“On earth as it is in Heaven……”
A decade had passed since the death of Robyn Sullivan. Isabel was in the store buying milk, squash and peas. As she walked down the aisles, she could hear a girl of about 7 crying as if her heart would break. Girls this old did not cry in public very often, and certainly not wailing like this girl was. Isabel quickened he pace since the girl’s crying was making her stomach twist. Why did she have to feel pain this deeply? Surely, the girl was just crying because she had been denied some treat.
Her memory flew back to her own childhood without effort. Crying was not tolerated at home. Horrible pain in her body would come without warning. Then, she would be whisked off to her room to wait until her father came home. Hours would pass and no one would even peek through the closed door. Her brothers and sisters were all finding what pleasure they could, far away from Robyn’s eyes. The pain would ride her until it was over. No one had heard her cry.
At one point, she’d had a doctor. He was kind and had said that kids ate the wrong things and it would pass. When she was 13, a classmate, Annie, finally asked why didn’t she call the doctor for an appointment herself? She pointed out that Isabel wasn’t a baby and if she was sick, Isabel should call Annie’s father, who was an internist.
Annie’s dad, Dr. Skinner had been amused when his nurse said that little Isabel Sullivan had called. His daughter had told him how often Isabel was sick. He was sure there wasn’t anything really wrong, but he was glad that his daughter was so compassionate. Her total faith in her father as a healer, made him very happy, so he cheerfully called the Sullivans to tell them about Isabel’s call and to get a little more information about her illness.
Dr.Skinner had not been prepared for the shock and anger that came from Isabel’s parents. Still, he maintained a diplomatic tone as he asked about the girl’s symptoms. He hadn’t expected so much resistance to a simple check up, especially when he found out she hadn’t seen a doctor in 6 years. What on earth was going on? The Sullivans weren’t broke. Far from it.
The initial exam was troubling. The girl was in pain, that was certain. He’d have to do a barium swallow and then x-ray her. He found one heck of a hole in her duodenum. How did a girl this young, wind up with an ulcer this size? This was an old man’s disease. He spoke to Robyn a long time. Where was she eating? What was she eating? Did she eat what the other children ate? All of Robyn’s answers sounded vague. The doctor recognized that the mom was overwhelmed by the size of her family. How could she keep track of one child’s tummy ache?
And that was the end of Dr.Skinner. Isabel never saw another doctor until she went to college. Actually, she recovered so much at school, she was amazed that she was pain free. Isabel’s suite mates couldn’t believe she’d never seen an gynecologist. A nurse showed up one day at class and told Isabel that she was suspended. Somehow, Isabel had entered college and there were no records of basic inoculations and no record of ever having been tested for tuberculosis or other contagious diseases. The nurse was kind, but firm. Isabel would have to be completely examined before being allowed to continue at college.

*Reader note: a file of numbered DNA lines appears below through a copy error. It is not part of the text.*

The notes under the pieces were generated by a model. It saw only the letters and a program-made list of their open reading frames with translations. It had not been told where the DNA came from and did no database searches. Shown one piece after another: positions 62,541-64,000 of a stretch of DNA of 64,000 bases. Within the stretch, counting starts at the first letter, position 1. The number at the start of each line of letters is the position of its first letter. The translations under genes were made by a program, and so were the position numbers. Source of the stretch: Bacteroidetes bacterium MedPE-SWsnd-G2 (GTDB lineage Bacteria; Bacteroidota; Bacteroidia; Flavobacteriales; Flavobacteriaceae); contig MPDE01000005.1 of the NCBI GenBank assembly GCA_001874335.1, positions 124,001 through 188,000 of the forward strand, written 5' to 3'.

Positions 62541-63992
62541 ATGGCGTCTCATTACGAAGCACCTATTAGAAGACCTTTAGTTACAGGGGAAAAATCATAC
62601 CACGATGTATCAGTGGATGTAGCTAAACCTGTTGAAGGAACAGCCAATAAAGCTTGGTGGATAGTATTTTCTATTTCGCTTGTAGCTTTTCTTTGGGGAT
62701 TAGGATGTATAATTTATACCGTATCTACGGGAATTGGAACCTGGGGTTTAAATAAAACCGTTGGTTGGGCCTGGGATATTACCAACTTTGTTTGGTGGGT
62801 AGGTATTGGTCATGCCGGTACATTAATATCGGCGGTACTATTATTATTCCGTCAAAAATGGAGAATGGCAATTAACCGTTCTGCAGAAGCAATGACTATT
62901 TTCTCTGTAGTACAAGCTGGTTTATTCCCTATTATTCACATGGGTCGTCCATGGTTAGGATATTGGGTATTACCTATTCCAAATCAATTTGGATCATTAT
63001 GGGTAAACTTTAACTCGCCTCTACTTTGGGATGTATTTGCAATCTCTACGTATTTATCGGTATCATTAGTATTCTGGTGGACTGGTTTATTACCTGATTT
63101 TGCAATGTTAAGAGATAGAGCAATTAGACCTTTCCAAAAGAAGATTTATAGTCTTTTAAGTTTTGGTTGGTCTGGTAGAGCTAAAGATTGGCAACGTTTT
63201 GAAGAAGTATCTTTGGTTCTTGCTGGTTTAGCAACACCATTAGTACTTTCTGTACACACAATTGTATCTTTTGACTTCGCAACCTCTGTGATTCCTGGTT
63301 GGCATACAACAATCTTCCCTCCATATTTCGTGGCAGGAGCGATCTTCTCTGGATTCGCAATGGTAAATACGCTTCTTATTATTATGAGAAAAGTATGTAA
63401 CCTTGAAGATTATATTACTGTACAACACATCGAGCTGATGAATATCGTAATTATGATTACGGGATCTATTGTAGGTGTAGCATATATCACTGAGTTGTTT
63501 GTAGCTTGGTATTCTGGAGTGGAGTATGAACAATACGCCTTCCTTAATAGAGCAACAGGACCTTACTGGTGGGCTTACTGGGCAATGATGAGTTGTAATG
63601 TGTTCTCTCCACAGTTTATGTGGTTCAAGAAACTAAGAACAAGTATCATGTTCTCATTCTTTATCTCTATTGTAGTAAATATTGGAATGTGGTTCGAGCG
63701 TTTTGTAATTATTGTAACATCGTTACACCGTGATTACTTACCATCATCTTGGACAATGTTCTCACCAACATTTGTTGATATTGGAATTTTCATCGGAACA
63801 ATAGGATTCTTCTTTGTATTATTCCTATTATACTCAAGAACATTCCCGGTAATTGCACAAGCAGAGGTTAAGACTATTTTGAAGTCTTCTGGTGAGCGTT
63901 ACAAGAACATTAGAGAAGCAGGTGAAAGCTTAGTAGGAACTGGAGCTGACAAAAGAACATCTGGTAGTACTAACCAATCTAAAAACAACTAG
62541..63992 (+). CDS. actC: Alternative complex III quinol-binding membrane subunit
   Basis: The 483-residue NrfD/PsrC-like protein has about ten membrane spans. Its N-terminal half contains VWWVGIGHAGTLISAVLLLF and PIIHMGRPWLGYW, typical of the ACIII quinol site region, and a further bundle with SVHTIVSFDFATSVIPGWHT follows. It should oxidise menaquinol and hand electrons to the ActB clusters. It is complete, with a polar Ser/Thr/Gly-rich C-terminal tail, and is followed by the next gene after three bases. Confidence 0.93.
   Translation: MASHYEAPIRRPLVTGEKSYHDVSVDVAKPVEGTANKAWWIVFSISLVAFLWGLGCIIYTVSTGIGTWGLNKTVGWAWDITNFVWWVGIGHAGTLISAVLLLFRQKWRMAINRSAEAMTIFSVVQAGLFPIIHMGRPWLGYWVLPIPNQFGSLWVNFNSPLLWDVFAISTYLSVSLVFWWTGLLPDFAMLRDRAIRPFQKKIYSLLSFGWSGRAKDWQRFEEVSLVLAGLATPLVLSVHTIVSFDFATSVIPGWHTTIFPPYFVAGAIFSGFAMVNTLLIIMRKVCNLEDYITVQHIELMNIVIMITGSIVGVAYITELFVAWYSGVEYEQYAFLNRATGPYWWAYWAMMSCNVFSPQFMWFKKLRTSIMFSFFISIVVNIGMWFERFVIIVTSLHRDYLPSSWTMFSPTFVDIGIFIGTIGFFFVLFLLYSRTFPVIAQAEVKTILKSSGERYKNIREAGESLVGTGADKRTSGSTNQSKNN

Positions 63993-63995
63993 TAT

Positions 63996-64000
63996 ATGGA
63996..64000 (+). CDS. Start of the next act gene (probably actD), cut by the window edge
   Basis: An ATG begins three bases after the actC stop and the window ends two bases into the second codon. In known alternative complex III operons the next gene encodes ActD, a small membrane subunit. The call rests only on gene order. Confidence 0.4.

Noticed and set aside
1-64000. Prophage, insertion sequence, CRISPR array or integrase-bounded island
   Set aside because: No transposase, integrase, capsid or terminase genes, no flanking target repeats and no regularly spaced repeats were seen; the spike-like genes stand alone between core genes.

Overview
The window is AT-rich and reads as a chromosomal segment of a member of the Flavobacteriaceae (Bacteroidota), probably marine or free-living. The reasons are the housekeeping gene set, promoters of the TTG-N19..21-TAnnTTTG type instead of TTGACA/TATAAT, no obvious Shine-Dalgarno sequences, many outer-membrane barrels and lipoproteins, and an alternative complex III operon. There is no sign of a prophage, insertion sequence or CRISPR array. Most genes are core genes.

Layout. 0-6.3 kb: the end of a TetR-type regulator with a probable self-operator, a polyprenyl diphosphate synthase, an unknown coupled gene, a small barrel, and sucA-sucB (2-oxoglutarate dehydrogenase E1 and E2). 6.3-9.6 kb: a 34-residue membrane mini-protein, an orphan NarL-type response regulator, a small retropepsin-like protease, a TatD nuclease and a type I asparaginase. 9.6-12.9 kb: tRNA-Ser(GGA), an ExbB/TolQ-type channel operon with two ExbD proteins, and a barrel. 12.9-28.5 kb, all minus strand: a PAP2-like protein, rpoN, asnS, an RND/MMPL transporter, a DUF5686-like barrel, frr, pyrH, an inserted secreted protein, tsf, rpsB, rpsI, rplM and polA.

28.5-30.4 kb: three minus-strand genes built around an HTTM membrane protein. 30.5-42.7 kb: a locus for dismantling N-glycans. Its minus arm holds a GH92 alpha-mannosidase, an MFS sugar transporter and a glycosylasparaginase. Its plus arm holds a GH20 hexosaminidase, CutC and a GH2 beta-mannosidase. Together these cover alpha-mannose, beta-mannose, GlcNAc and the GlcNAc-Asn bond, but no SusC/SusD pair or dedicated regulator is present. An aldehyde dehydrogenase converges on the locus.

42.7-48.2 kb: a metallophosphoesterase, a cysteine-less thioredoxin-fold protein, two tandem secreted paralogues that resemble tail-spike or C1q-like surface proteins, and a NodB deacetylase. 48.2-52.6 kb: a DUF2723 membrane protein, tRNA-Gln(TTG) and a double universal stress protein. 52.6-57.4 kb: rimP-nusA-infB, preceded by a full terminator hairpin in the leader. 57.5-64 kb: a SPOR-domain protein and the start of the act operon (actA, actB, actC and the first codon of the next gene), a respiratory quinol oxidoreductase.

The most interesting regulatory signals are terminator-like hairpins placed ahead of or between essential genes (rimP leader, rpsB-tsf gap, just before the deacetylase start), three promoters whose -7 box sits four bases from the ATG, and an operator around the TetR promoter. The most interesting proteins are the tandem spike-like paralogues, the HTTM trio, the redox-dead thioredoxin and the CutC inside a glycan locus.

Isabel was thoroughly humiliated. She’d never received so much as a tardy slip before. Tearfully, she called home and told her parents of her suspension. The Sullivans vented their anger over the phone at Isabel about the idiot doctors and nurses. By the time Isabel arrived at the clinic, she was a wreck.
There was no need. As the doctor and nurse weighed, measured, examined, vaccinated her and drew blood and skin samples, they took note that she was extremely clean, extremely polite and extremely frightened. They kept their questions bright and happy. Then, they did something completely unexpected. They asked her if she had any questions, any concerns. And then, they waited. They both knew something was wrong. Beautiful girl ,good clothes ,good grades, good little girl. The doctor checked the record again. The record said she was 17. She looked 15 at the most. The girl had told him about her stomach problems. He needed to check that. How was she feeling now? Was she homesick?
Isabel’s tests came back showing that she was healthy and could start classes again. The doctor and nurse both told her she could come back and talk to them any time. The nurse slipped her a card with her home phone number on it. Isabel was astounded at their kindness. It made her feel dizzy and numb. She went back to her dorm and cried and couldn’t understand why she was crying.
The little girl in the store was crying again and Isabel was an old woman once more. In the 10 years that had passed since Robyn Sullivan’s death, she had discovered a few things. Among the most important, was that she was not the Sullivans’ biological child. The second thing was that before she had died, Robyn Sullivan had tried by every legal means to keep Isabel from inheriting any of the Sullivans’ estate. Money. Money was the why.